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Forgotten History

Pictured is M.D. Bailey Jr. posed on top of a locomotive engine #21 in 1915, Stuart. Bailey was the mayor of Stuart from September 1914 to June 1918. (Photo supplied by Mountain Top Families’ Facebook page.)

By Cory L. Higgs

A loud whistle ringing through the air, the sound of metal coming to a screeching halt, and the acrid smell of industry brought by locomotives filled the air in Stuart some 136 years ago. The sleepy town of Stuart once served as the last stop along the Danville-Western Railroad, nicked-named the Dick and Willie. The railway connected Stuart and Danville and stopped in small towns and factories along the way.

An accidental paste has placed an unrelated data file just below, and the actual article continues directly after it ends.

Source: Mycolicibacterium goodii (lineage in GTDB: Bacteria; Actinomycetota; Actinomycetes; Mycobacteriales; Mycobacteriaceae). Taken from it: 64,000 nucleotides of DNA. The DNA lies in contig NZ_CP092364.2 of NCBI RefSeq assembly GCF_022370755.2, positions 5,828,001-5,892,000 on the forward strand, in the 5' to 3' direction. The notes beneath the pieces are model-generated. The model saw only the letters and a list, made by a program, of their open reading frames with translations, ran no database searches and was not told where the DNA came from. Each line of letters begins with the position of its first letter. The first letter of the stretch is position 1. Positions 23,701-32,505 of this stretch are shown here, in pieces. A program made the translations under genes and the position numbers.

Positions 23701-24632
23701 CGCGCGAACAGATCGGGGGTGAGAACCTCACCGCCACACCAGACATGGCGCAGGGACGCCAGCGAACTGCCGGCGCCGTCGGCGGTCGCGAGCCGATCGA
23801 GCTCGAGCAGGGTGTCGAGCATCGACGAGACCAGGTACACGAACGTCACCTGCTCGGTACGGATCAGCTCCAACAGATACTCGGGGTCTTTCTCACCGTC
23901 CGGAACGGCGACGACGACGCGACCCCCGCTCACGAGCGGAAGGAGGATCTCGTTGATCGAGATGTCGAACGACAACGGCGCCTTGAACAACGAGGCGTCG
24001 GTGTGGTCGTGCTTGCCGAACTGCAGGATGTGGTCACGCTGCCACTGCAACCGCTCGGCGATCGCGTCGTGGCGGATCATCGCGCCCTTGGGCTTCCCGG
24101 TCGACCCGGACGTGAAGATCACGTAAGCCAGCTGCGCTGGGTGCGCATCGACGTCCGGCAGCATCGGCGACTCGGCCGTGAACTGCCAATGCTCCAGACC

– Pictured is the Danville and Western Engine No. 20 experiencing some front wheel difficulties while on the turntable in Stuart. (Date unknown.) The table was located in the old parking lot of the Pannill Knitting Mill. (Photo supplied by the Patrick County Historical Museum.)

These iron giants barreled into Stuart in 1884, delivering goods, frigate, and some passengers along the way. The railway in Patrick County was functional from July 1884 to July 1942. Some segments in Henry County remained in use into more modern times, according to Greg Arens a spokesperson with the Patrick County Historical Museum. Arens said that the track was pulled up in 1942 to help supply steel to the war effort of WWII, removing any lasting mark of the Danville-Western line.

Shown is the last scheduled train departing Stuart as it headed to Danville on July 31, 1942. (Photo supplied by the Patrick County Historical Museum.)

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